I think the key to Scully’s art are the 13 etchings he made to accompany James Joyce’s Pomes Penyeach, 1993 and his 10 Etchings for Frederico Garcia Lorca, 2003, along with Samuel Beckett’s Waiting for Godot, which, as Scully said, “made a lasting impression on him.” Joyce and Beckett are Irish, as Scully is, and Lorca was Spanish. The homosexual and republican Lorca was a misfit in Franco’s fascist Spain; he was murdered by it. Joyce and Beckett were alienated from Irish society; Scully was what might be called a natural born alien and outsider in it because he was an Irish Traveler, “a traditionally peripatetic ethno-cultural group originating in Ireland,” sometimes mistaken for or confused with Gypsies, “generally found in Eastern Europe.” They are two distinct cultures and societies, with different languages. In 2011 there were around 29,500 Irish Travelers in the Irish Republic, and they are generally regarded as inferior whites, as the scholar Michal Wolniak notes, and as such marginalized, and perceived as “mad, primitive others,” as he writes. Sean Scully, born in Dublin, Ireland in 1945 to working class Irish Traveler family, could not help but have an inferiority complex.
I celebrate the wins. I know the darkness in this world, so do you. It can drag us down. And when I post, positive messaging is key for me. To share light and love and to look at the world as vibrant and colourful as it can be….It’s reflected in my textiles, to uplift narratives often tethered to dark undertones, with the gift of bright hues. I’m not asking anyone to “smile”, because life will hurt. But hold onto your light… keep grasp of your love.
“Atlantis: Model 1924” belongs among the most important fiction in Samuel R. Delany’s vast bibliography, precisely because it distills so much of what makes this black, gay Harlemite science fiction writer such a unique figure in American letters—including his family’s history, his thinking on race, sexuality, and gender, his artistic methods as a writer, and his creative approach to literary criticism. “Atlantis: Model 1924” follows the life of a 17-year-old black kid named Sam on his journey from North Carolina to Harlem in the fall of 1923. The character is based on the author’s father, and the storyline is based on Delany’s family history. Two of the fictional Sam’s siblings — Elsie and Corey in the novella — are based upon the famous Delany sisters, Sarah (Sadie) Delany and A. Elizabeth (Bessie) Delany, who became internationally known centenarians with their bestselling book Having Our Say: The Delany Sisters’ First 100 Years (1993).
San Antonio-based artist Jason Limon (previously) conjures paper sculptures of 18th Century-style gowns, organs, and hollowed skulls with acrylic paint. The uncanny structures trap his recurring skeletal characters in cramped boxes and funhouse-esque constructions, where they attempt to disentangle themselves from their surroundings. Rendered in muted pigments, or what the artist calls “repressed tones,” the paintings utilize the anonymity and ubiquity of the bony figures to invoke emotional narratives. Limon explains:
The Swiss sculptor, known for giving form to utopian narratives and making feminist fantasy tactile, takes an unexpected classical turn.
MAI-THU PERRET SURPRISED HERSELF recently by producing a quasi-classical statue. Debuting this week at the Frieze Art Fair in New York, it’s a startling object: an updated version of the goddess Diana, standing straight-backed, made in ceramic except for the hands, which are finely cast in bronze. The sleek 5-foot-tall figure wears a sheath dress resembling a tunic, and her feet are clad, incongruously, in sneakers. But the strangest touch is an agglomeration of breast-like lumps around her midsection, a surreal motif drawn from another ancient source: the Ephesian Artemis, a fertility deity.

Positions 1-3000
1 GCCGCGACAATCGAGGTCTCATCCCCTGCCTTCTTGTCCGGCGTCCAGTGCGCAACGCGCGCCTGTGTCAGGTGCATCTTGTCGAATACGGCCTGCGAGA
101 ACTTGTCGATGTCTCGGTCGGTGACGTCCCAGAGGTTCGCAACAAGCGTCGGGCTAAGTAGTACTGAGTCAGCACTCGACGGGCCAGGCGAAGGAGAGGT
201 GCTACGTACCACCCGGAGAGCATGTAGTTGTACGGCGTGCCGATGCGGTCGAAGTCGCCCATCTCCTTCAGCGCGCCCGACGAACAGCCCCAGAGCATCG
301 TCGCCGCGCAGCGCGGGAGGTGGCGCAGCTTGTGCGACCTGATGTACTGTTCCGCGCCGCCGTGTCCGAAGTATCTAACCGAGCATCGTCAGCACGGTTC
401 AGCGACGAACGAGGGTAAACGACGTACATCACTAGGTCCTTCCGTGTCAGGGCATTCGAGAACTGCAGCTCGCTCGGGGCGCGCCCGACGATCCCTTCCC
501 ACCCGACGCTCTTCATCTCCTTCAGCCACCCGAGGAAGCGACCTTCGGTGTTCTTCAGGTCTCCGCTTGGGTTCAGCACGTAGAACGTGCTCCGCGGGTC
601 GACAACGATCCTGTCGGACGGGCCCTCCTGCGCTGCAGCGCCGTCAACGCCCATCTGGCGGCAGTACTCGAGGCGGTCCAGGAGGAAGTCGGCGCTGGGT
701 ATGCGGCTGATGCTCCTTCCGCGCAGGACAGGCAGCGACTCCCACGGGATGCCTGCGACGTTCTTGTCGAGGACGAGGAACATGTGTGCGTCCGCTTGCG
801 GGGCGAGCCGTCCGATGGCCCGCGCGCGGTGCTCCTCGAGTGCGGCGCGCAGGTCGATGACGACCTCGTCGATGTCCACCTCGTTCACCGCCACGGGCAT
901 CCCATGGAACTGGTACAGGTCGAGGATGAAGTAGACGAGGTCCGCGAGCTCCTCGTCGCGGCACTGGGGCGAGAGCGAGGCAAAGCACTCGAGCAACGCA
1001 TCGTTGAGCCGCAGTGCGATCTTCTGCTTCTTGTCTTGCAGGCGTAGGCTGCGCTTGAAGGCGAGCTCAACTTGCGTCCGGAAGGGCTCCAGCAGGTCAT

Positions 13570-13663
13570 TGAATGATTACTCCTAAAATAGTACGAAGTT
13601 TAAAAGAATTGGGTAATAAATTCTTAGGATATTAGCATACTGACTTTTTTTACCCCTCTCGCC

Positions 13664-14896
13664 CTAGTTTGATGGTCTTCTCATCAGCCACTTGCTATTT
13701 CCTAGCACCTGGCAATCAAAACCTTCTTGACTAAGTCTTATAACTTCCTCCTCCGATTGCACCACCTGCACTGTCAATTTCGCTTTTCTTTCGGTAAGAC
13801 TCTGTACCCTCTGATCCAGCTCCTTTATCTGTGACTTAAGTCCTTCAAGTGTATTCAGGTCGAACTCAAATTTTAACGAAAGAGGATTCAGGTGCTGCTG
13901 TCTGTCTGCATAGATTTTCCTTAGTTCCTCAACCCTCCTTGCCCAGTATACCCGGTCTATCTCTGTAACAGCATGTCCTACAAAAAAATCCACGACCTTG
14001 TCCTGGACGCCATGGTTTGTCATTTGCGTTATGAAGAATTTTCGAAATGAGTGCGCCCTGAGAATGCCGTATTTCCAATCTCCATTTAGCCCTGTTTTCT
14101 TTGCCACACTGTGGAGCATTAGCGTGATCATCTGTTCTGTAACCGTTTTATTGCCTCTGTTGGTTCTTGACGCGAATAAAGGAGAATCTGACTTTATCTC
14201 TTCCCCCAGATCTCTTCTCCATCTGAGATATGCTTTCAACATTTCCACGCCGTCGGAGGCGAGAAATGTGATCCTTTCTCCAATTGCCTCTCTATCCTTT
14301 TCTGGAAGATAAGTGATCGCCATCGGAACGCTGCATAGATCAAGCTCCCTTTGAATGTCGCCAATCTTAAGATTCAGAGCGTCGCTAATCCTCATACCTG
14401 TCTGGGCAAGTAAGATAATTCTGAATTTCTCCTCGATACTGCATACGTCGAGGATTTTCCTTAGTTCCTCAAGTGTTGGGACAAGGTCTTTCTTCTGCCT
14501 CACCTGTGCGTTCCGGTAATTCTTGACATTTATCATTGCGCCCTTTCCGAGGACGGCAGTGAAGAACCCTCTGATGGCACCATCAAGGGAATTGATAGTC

Diana’s uncanny quality is not what Perret finds surprising. It is, rather, the idea of creating a traditional statue at all. During her more than twenty years of making sculpture—with mannequins, clay, neon, and other materials—the Swiss artist has studiously avoided conventional figurative modes, preferring instead the messier arena of found objects and contingent art-making, aslant conventional models of artistic authorship.
Mandelas and Nebulas.
Instead of looking in awe at the latest testimony to precision fabrication, we stand in front of a large handmade object in which craft is neither obvious nor fetishized. What about the fact that the yarn and the loose, impermanent weaving of frayed strips of colored cloth invite viewers to closely examine how the work was made, as we might do while looking at the layered skeins of paint in Jackson Pollock’s “Autumn Rhythm (Number 30)” (1950)? What do we make of the disarray, the unfixed weavings and joinings? I cannot think of anyone else who makes artworks like Segre’s, particularly on this scale. And yet they don’t feel monumental or overwhelming.
That piece of art right there is how I’ve felt for over 9 months now, but my Oncologist says I’m in remission. Which with Multiple Myeloma means I get to go on maintenance for, probably, the rest of my life. Maintenance means I get to keep taking the Revlimid on the schedule and dose I am on now, I only have to go to the hospital every 2 weeks for my Velcade shot, instead of every week. My Zometa is on the same 4 week schedule til the end of the year, and then I’ll be getting it every 3 months (this is the med that strengthens my bones which the Myeloma has eaten away. Big news is no more Dexamethasone, which means I might be able to sleep weekends, and not be up at 2:30 AM. 🙂
That’s my really big news for the week.